About the Author(s)
Bradley E. Alger (AB, UC Berkeley; PhD, Harvard), conducted some of the initial in vitro studies on synaptic plasticity in the brain for his thesis. In 1981, after serving as Roger Nicoll's first postdoctoral fellow at UC San Francisco, Alger was appointed Assistant Professor of Physiology at U Maryland School of Medicine. He did research and taught until becoming Professor Emeritus in 2014. Alger's laboratory published over 100 research articles and made fundamental discoveries regarding "the brain's own marijuana." While lecturing on scientific reasoning, he saw the need for a book like this one.
"The book more than deserves a look for anyone interested in the intersection of philosophy and science." -- Daniel R. Deen, Concordia University, Irvine, California, The Quarterly Review of Biology
"In a time of great methodological and philosophical upheaval, the publication of this book is auspicious and has the potential to be of great benefit to both junior and senior researchers. It ties together different perspectives and provides practical advice. Academia will benefit if more of us reflected on the subject through books such as these." -- Metascience
"In an age where scientific thinking is under attack, where big data analytics is marketed as the end of theory, and where social media spread fake news faster than facts, Alger's impressive book reminds us what a gift the scientific method is for each and every one of us. Its systematic steps can overcome mere opinion and targeted misinformation. But Alger also highlights that scientific training needs to be improved. For instance, although 70% of biological researchers report having received little or no training in scientific thinking, 90% nevertheless (or consequently) felt confident about their skills. Alger's writing is clear and engaging, and I truly enjoyed reading this insightful book." -- Gerd Gigerenzer, Director, Harding Center for Risk Literacy, Max Planck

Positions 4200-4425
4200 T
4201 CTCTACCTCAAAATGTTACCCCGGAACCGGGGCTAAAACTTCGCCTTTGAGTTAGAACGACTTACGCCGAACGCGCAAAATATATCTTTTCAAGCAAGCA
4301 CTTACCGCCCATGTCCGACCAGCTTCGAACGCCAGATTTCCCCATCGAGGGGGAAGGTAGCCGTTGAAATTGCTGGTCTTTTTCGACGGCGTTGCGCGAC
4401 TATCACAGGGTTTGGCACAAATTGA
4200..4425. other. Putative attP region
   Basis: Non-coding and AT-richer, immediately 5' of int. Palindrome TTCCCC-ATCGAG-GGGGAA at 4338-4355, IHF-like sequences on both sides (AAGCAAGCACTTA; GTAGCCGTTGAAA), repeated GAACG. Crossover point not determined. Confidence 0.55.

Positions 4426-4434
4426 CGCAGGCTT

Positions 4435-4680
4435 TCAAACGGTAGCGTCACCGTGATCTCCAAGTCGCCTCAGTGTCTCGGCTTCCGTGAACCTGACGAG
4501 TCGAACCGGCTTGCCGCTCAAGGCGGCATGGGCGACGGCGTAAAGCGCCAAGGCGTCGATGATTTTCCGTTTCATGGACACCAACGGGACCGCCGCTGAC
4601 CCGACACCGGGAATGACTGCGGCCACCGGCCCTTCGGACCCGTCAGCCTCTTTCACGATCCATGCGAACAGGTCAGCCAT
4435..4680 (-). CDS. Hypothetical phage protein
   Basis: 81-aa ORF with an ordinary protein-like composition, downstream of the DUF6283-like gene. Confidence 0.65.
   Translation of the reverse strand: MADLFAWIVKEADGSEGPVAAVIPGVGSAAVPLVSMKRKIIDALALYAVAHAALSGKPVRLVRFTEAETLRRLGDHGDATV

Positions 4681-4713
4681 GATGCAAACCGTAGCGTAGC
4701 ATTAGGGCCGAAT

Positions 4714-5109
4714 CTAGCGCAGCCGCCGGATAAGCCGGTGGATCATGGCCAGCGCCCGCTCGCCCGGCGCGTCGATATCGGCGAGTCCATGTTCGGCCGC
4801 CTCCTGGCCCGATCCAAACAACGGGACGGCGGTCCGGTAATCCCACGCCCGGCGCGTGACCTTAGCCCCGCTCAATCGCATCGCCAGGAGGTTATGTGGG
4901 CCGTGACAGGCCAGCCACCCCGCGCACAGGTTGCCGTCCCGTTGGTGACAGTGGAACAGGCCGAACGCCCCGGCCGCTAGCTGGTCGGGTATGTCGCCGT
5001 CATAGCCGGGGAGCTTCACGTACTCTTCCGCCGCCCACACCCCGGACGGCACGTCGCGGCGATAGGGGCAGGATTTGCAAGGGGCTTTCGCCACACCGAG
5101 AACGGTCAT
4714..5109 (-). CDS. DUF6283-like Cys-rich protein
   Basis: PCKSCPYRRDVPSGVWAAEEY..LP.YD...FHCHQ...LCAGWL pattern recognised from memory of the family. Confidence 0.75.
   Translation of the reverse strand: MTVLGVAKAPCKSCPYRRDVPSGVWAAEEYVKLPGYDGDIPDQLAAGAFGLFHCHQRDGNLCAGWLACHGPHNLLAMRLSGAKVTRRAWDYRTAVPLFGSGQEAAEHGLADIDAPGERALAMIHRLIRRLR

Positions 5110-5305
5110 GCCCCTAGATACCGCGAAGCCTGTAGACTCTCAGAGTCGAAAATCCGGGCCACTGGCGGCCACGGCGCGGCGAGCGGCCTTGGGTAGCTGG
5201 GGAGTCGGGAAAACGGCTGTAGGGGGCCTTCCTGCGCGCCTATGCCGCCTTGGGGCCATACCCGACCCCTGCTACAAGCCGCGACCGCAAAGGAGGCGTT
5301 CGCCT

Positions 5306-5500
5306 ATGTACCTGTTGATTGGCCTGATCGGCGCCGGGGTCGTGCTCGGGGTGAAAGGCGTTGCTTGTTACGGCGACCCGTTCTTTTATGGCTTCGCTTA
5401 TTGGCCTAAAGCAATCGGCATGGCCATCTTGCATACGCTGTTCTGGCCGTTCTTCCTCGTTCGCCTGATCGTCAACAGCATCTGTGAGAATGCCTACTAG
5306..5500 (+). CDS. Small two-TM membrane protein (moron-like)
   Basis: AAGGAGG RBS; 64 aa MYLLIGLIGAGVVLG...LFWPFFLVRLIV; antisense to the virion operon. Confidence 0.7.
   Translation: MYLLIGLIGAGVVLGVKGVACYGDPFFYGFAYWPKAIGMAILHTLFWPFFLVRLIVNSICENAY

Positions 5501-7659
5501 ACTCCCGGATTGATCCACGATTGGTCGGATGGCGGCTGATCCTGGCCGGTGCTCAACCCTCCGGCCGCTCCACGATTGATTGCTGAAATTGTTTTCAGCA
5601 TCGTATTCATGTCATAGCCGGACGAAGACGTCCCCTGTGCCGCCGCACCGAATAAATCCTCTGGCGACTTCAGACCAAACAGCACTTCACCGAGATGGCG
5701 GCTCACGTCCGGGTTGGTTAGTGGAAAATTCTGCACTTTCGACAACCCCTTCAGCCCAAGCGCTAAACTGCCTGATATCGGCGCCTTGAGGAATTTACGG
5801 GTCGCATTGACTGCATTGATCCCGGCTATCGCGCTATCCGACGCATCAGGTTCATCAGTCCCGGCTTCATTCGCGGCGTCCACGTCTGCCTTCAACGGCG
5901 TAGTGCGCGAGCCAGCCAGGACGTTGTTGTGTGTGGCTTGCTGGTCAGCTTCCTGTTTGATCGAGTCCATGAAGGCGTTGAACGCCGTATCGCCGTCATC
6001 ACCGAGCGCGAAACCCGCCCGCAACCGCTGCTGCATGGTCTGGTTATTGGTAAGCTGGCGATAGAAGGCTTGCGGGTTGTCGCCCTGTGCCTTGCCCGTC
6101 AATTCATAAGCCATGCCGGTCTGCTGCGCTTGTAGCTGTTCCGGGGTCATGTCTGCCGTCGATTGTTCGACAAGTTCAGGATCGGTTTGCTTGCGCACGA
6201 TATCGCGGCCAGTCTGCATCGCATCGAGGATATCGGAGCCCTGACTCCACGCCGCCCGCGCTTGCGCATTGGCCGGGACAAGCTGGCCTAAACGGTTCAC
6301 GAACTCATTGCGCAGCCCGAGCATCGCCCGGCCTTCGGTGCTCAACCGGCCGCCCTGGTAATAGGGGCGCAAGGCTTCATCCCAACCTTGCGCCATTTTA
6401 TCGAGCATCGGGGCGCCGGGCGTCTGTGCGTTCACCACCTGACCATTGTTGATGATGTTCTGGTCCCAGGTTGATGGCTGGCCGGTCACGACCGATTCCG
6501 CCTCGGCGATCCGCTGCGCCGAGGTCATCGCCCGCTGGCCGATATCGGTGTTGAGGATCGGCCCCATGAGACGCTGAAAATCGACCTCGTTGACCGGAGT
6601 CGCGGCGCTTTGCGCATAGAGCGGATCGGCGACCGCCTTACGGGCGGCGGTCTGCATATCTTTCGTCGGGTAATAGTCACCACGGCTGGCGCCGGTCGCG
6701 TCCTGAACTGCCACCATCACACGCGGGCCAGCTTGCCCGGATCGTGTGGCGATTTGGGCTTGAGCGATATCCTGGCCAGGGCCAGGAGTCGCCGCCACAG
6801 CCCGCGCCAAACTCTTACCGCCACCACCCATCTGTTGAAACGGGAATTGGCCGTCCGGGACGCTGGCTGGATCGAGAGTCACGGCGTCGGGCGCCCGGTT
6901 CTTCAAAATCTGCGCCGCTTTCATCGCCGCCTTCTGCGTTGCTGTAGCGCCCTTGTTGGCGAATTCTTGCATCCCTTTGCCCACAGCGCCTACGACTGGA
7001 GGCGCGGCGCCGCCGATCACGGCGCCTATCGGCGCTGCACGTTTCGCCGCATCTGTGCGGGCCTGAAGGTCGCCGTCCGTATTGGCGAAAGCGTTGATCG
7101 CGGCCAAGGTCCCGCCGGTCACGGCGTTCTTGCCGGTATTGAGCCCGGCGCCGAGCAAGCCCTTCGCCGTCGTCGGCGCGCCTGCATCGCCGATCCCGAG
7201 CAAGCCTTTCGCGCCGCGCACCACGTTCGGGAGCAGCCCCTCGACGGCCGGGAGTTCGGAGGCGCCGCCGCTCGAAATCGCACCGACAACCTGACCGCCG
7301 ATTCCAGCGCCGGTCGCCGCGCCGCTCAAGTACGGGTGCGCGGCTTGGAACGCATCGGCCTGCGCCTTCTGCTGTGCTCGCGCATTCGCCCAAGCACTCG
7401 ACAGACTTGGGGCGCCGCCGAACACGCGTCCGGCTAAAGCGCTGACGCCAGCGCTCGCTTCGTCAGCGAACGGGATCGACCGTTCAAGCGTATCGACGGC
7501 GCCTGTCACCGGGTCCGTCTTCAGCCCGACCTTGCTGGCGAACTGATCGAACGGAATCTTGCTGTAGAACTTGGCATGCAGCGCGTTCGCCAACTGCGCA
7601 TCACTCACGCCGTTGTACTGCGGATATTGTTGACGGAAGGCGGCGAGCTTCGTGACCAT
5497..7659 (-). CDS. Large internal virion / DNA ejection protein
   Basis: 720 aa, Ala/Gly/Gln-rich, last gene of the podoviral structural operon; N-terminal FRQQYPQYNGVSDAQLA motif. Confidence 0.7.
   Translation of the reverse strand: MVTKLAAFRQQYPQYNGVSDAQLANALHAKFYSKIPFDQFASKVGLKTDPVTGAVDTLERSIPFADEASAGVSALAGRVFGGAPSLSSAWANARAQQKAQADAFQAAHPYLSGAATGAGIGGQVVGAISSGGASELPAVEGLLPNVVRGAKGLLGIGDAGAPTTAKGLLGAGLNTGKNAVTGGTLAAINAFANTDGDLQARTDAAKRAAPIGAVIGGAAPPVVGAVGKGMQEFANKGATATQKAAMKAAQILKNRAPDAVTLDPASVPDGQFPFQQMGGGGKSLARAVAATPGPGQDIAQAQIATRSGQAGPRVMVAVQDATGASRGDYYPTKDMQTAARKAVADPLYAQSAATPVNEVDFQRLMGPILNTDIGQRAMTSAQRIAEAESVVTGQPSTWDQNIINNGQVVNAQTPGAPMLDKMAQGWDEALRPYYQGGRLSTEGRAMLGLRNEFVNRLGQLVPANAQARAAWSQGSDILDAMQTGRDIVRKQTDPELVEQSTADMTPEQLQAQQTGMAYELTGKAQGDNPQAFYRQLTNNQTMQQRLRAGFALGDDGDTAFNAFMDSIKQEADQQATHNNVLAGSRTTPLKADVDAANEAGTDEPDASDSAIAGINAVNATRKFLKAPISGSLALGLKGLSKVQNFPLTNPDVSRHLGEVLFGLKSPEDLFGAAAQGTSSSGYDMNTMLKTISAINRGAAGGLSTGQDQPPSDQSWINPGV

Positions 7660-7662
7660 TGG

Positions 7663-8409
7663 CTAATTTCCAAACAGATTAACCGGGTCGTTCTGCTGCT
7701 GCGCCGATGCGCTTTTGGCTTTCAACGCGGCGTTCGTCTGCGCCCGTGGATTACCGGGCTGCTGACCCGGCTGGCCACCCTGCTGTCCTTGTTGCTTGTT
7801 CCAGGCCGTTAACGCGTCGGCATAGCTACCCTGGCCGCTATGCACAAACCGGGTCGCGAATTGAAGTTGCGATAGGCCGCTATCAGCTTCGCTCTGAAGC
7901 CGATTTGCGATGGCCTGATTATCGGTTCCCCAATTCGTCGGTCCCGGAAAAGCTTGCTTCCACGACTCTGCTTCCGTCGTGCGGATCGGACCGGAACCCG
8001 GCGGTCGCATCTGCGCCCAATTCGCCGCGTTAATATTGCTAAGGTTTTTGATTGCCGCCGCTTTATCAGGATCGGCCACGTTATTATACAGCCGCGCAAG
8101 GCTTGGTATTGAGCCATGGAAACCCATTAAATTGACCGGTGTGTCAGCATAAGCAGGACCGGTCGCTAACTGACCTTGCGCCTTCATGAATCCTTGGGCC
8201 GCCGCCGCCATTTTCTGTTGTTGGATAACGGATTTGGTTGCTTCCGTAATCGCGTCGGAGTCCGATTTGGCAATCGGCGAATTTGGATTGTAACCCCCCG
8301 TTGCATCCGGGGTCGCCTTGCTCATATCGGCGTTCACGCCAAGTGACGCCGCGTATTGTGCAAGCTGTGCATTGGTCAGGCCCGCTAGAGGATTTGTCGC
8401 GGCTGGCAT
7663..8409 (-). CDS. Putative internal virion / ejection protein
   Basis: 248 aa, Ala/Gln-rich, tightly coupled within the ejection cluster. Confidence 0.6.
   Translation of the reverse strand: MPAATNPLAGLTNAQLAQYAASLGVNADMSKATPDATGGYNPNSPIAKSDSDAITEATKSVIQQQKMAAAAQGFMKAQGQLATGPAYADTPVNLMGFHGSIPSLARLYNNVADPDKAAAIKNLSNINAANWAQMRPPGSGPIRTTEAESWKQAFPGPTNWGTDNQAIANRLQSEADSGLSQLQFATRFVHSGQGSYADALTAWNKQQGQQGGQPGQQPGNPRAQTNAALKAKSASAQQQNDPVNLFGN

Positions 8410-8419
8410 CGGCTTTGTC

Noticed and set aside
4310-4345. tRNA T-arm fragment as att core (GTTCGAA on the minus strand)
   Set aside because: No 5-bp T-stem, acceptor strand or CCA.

Institute for Human Development
"I read with great interest and enthusiasm Defense of the Scientific Hypothesis. It was music to my ears. During my training with Sir John Eccles, I was immersed in Popper's philosophy of falsification and it has guided my thought and experimental design ever since. Alger gives a comprehensive overview of the central role that the hypothesis plays in driving science forward. His book should be recommended reading for any student of science and its accessible style and simple analogies will also appeal to non-scientists." -- Roger Nicoll, National Academy of Sciences, University of California, San Francisco
"The scientific hypothesis is a unique tool for problem-solving that can be deployed to great advantage in nearly any setting. Brad Alger ranges across many disciplines to explore how the hypothesis helps to frame questions for scientists and non-scientists. He discusses the hidden dangers of the view that science involves gathering data to support preconceived notions rather than critically testing ideas, and how this attitude leads to poor decisions on societal issues such as climate change and science education. Defense of the Scientific Hypothesis is thoroughly rich and enlightening." -- Ray Dingledine, Member, National Academy of Medicine, Emory University School of Medicine